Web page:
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Neurol Clin. 2008 Aug;26(3):799-819, x. doi: 10.1016/j.ncl.2008.04.002.

HIV infection of the central nervous system: clinical features and neuropathogenesis.

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  • 1Division of Neurology, Queen's University, 76 Stuart Street, Kingston, ON K7L 2V7, Canada.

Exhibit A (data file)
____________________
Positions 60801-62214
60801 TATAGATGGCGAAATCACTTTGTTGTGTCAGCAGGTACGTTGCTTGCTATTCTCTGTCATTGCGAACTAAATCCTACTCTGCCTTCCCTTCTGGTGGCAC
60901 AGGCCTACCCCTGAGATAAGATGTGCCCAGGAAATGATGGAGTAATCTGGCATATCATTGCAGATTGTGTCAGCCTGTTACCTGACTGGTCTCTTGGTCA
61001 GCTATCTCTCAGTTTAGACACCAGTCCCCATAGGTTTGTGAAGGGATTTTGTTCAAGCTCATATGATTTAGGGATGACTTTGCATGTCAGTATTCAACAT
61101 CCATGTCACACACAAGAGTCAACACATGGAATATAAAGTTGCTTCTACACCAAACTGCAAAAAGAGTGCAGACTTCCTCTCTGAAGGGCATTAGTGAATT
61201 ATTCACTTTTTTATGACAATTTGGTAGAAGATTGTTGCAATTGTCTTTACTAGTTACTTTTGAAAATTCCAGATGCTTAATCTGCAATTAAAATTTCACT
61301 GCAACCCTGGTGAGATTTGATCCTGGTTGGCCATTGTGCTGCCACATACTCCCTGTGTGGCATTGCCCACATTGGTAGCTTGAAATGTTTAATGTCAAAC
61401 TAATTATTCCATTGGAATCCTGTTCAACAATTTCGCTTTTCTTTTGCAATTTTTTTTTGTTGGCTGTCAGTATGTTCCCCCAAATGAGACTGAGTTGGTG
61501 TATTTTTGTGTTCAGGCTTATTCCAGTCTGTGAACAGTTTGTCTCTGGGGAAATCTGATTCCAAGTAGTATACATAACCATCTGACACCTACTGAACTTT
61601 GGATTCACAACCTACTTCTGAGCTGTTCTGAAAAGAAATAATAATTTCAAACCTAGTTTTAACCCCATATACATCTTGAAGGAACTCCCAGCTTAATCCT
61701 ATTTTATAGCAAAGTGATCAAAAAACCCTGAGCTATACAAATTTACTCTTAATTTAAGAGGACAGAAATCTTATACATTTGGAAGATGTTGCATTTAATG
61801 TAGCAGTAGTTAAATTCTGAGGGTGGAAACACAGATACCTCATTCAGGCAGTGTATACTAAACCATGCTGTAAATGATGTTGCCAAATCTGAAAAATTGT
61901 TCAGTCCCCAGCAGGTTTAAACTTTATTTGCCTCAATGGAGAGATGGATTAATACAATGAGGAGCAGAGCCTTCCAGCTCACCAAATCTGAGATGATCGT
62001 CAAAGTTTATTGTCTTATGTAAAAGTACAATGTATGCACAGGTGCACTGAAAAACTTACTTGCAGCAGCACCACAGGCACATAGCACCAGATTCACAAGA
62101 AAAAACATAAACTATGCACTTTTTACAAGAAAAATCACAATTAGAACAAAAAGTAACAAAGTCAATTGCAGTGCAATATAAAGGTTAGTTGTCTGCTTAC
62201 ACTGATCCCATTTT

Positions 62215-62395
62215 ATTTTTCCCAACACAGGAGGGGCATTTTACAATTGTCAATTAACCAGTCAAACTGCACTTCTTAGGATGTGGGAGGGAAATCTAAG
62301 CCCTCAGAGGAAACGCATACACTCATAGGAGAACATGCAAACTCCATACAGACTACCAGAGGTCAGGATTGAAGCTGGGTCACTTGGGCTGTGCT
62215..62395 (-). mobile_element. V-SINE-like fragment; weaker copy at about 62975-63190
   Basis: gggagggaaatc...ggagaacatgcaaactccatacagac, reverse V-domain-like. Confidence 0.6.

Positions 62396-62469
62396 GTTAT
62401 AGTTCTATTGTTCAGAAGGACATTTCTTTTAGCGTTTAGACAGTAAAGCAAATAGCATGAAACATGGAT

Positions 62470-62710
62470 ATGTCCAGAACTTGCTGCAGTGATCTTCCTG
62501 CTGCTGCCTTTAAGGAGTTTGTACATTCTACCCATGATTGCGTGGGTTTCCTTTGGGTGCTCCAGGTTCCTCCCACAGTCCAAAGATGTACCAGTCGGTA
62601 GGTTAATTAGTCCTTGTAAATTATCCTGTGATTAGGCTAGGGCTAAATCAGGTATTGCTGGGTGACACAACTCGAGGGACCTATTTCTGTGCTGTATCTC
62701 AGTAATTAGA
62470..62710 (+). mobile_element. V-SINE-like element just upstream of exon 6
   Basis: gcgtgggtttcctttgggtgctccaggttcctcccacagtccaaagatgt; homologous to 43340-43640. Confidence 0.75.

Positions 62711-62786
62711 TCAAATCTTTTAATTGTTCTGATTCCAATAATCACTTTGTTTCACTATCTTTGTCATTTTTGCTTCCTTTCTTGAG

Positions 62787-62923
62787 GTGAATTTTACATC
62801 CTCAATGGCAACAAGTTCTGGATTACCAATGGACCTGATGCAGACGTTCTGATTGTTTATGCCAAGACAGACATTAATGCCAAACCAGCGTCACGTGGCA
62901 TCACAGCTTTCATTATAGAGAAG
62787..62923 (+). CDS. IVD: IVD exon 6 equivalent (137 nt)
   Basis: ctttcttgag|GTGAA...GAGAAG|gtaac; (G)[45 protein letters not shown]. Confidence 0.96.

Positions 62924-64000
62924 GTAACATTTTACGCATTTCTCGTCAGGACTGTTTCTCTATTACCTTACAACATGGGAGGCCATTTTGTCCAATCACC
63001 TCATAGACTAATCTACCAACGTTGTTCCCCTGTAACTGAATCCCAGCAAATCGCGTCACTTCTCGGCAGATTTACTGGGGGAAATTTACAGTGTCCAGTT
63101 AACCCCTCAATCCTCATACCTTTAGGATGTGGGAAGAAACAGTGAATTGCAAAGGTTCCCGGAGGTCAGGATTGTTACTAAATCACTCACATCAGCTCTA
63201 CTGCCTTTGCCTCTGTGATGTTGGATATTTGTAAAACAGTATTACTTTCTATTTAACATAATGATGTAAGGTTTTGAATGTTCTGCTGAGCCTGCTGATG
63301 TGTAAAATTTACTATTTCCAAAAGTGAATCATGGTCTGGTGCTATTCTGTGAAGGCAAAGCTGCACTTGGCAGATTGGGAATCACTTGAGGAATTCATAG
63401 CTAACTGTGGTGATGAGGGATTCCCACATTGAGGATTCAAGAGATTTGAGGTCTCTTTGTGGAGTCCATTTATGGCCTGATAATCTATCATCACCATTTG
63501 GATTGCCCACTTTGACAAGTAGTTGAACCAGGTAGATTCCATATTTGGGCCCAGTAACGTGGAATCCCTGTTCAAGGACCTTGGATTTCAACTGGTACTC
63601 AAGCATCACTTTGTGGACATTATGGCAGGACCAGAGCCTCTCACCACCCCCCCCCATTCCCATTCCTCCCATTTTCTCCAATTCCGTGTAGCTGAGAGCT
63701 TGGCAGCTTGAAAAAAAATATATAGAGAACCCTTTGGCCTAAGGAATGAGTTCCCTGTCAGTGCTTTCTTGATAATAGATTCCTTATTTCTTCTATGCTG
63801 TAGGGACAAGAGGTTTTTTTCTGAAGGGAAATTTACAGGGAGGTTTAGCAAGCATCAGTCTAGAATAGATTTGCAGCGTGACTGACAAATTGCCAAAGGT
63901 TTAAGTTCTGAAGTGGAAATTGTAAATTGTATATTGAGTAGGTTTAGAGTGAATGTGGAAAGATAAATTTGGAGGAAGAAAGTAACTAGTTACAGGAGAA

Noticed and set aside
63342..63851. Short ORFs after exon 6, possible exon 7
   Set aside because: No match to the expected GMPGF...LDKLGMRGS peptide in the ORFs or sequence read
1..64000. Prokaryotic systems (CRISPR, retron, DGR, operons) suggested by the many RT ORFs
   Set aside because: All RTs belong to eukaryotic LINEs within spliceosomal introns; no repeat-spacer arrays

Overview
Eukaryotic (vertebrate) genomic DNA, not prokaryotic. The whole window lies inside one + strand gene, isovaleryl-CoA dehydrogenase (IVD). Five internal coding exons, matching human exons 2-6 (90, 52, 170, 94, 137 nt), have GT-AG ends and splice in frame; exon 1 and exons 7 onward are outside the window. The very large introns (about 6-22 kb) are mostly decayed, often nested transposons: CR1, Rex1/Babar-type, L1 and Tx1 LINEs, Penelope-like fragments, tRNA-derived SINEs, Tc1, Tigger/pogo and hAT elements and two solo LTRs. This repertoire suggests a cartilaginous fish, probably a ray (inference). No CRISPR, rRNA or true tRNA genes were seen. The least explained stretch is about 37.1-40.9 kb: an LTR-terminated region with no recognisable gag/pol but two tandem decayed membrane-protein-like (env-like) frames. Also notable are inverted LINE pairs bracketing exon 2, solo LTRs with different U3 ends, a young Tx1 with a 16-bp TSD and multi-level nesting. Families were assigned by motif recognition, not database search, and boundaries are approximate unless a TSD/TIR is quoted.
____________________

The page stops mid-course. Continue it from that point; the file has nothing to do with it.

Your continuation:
Almost 65 million people worldwide have been infected with HIV since it was first identified in the early 1980s. Neurologic disorders associated with HIV type 1 affect between 40% and 70% of infected individuals. The most significant of these disorders include HIV-associated neurocognitive disorder, which comprises HIV-associated dementia, mild neurocognitive disorder, and asymptomatic neurocognitive impairment. Despite the availability of combination antiretroviral therapy, HIV-related central nervous system disorders continue to represent a substantial personal, economic, and societal burden. This review summarizes the clinical manifestations, diagnosis, treatment, and pathogenesis of the primary HIV-associated central nervous system disorders.

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